by James Blumer
I began my relationship with Body Mapping in my early days as a college music student, little did I know how much of my future would be determined by simply registering for this course that came so highly recommended. This initial step into learning how to use my body better in order to help my violin playing allowed me to improve at a higher rate than other students, train to become an Andover Educator to teach Body Mapping to other musicians, and even train to become an Alexander Technique teacher. The work continues to inform my violin playing, my teaching, as well as my Alexander work.
The so-called “practical” discovery of the body map is credited to an Alexander Technique teacher and cellist named Bill Conable. A young violin student at Ohio State University was brought to him because she was having difficulties with her bow arm. No matter how many traditional exercises her violin teacher prescribed, the limitation remained. The violinist came and played for Bill who after seeing her play thought to himself: “how might I imagine my arm to be structured that would cause me to move in such a way?” He realized that she had mapped her elbow as being higher than it actually was, probably the correct distance from her shoulder when she was younger and her arm was shorter, but her map had not caught up with her current structure. Because she had her elbow mapped as being a bit higher than it really was, she was unconsciously trying to move from the middle of her upper arm bone. Bill worked with the violinist looking at images of the elbow and having her palpate (examine by means of touch) to find out where her elbow really was. Once this shift happened and she corrected her body map, the movement freed up right away. She was now moving according to her actual structure so the movement became more efficient and effective.
Unknown to Bill, neurophysiologists had been studying long before his discovery the internal representation of the body within the brain, which we call the body map. We move according to our body map, which is how we think we are structured rather than how we are actually structured. If there is a discrepancy between the map and reality, the map will win in movement. We know this in an Alexander setting when a student that is in an unfamiliar place and their belief system or habit kicks in and they say, “I can’t possibly get into the chair like this.” The violinist that Bill worked with may have understood intellectually what an elbow is and does but she would continue moving according to her flawed map until it was corrected to fit with her actual structure.
As a trainee in the teacher certification program at ACAT, I have enjoyed the benefits that Body Mapping has brought to my journey to one day become a teacher. Before I started training, my knowledge of Body Mapping helped me work on myself in between lessons with my private AT teacher. When she worked on a certain part of me I realized that was a place my kinesthetic representation wasn’t synced up with my intellectual understanding of anatomy. I would then spend some time examining images/models, palpating, drawing, and contemplating the change while in semi-supine in order to alter my body map and change my habitual movement pattern. I would come back in for another lesson and my teacher would often ask me what I did in between the lessons in my self-work to continue improving my use.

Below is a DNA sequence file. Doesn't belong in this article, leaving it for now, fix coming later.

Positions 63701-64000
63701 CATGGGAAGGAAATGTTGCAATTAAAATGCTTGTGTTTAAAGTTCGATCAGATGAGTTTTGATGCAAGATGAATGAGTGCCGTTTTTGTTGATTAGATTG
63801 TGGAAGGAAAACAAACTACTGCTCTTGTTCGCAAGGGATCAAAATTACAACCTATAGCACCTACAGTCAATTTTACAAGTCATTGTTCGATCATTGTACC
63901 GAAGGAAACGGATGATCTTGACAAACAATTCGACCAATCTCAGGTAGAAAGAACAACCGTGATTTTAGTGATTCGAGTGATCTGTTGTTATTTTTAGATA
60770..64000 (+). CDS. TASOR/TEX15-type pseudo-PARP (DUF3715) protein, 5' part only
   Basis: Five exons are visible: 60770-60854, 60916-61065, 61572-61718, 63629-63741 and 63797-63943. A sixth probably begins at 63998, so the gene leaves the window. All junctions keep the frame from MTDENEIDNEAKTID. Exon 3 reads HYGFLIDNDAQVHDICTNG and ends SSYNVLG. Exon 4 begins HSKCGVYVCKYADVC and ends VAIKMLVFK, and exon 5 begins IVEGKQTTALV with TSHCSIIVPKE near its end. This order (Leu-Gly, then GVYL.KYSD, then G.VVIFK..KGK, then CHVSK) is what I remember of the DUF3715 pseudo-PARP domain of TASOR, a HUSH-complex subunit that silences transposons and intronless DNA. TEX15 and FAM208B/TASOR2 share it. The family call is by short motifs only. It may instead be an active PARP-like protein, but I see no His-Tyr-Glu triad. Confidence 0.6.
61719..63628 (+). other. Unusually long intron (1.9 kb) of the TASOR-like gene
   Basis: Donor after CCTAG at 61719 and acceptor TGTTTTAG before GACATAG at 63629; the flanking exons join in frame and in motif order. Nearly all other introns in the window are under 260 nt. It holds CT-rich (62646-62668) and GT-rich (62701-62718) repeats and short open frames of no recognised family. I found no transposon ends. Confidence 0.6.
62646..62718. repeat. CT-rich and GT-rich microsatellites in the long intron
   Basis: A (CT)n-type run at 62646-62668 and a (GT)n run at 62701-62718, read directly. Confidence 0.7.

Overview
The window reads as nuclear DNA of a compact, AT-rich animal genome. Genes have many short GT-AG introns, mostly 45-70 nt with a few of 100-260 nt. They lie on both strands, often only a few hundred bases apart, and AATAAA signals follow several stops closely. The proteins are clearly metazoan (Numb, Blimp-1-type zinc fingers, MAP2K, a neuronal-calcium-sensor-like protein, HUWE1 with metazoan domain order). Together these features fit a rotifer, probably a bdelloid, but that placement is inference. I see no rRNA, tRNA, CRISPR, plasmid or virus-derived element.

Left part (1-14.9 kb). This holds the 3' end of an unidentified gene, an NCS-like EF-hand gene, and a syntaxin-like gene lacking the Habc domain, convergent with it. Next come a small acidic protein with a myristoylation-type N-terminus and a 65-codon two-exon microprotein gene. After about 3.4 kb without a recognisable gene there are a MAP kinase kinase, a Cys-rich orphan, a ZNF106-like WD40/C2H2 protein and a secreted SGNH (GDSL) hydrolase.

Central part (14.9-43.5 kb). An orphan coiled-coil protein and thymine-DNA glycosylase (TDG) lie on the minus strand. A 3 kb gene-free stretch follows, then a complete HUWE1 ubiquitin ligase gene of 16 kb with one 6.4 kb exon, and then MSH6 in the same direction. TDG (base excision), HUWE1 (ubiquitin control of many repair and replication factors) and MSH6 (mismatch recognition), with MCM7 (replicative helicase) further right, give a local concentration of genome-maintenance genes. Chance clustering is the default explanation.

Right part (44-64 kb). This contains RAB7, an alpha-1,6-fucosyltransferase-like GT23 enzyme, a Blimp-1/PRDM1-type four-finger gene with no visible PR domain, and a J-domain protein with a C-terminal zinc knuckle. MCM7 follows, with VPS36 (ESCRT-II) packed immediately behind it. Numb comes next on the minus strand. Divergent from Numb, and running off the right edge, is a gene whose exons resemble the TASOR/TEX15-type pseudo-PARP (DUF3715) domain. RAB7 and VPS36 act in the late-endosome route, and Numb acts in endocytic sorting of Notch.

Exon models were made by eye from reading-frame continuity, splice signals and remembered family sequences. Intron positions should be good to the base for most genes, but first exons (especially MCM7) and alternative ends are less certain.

Body Mapping is the process of consciously correcting and refining the internal representation of one’s self to produce efficient, coordinated, effective movement by means of self-inquiry. For teachers out there, you might try adding this verbal component to your practice. Ask your students questions and get them engaged in the process of improving their use. For example, you might try early on in your lessons with a student inquiring about their necks: “What is a neck? How big is it? What does it do?” Maybe they understand intellectually that neck is part of the spine but what they know may differ from what they experience. A common error in the body map is that the spine stops at the bump in back just below the shirt collar. Someone that has this place mapped as the top of the spine will nod yes from this point and often display a classic back and down pattern. Because their map of the neck is faulty, the direction to “free your neck” wIll be sent to the part of them that they have mapped as neck, therefore limiting the student’s ability to direct. You can define their neck for them with your hands, show images or models so they can map their necks skeletally and muscularly, and continue to refer back to their remapping as they sort it out in and out of the lesson. Empower them to take charge of their own self-improvement in between lessons by inquiring about their body maps, and even their Self maps. What beliefs are mapped (mind or body) that they might want to inhibit and remap in order to bring about a new experience? You may find this remapping of your student’s Self will tie in nicely as a supplement to your ongoing teaching practice. Give it a try!
[author] [author_image timthumb='on']http://www.acatnyc.org/main/wp-content/uploads/2016/12/IMG_0243.jpg[/author_image] [author_info]JAMES BLUMER is a violin teacher and a freelance violinist based in the NY metro area. His violin students have gone on to win numerous competitions and performed as soloist with orchestra. As a Licensed Andover Educator, James is sought-after as a clinician on the benefits of Body Mapping in music performance and pedagogy. Frequently, he offers private lessons, workshops, and masterclasses to help musicians improve their movement, leading to performance enhancement as well as injury prevention. Recent engagements include: Manhattan School of Music, Ithaca College, and the Suzuki Association of the Americas National Conference. He also serves on the board of Andover Educators. jamesblumer.com[/author_info] [/author]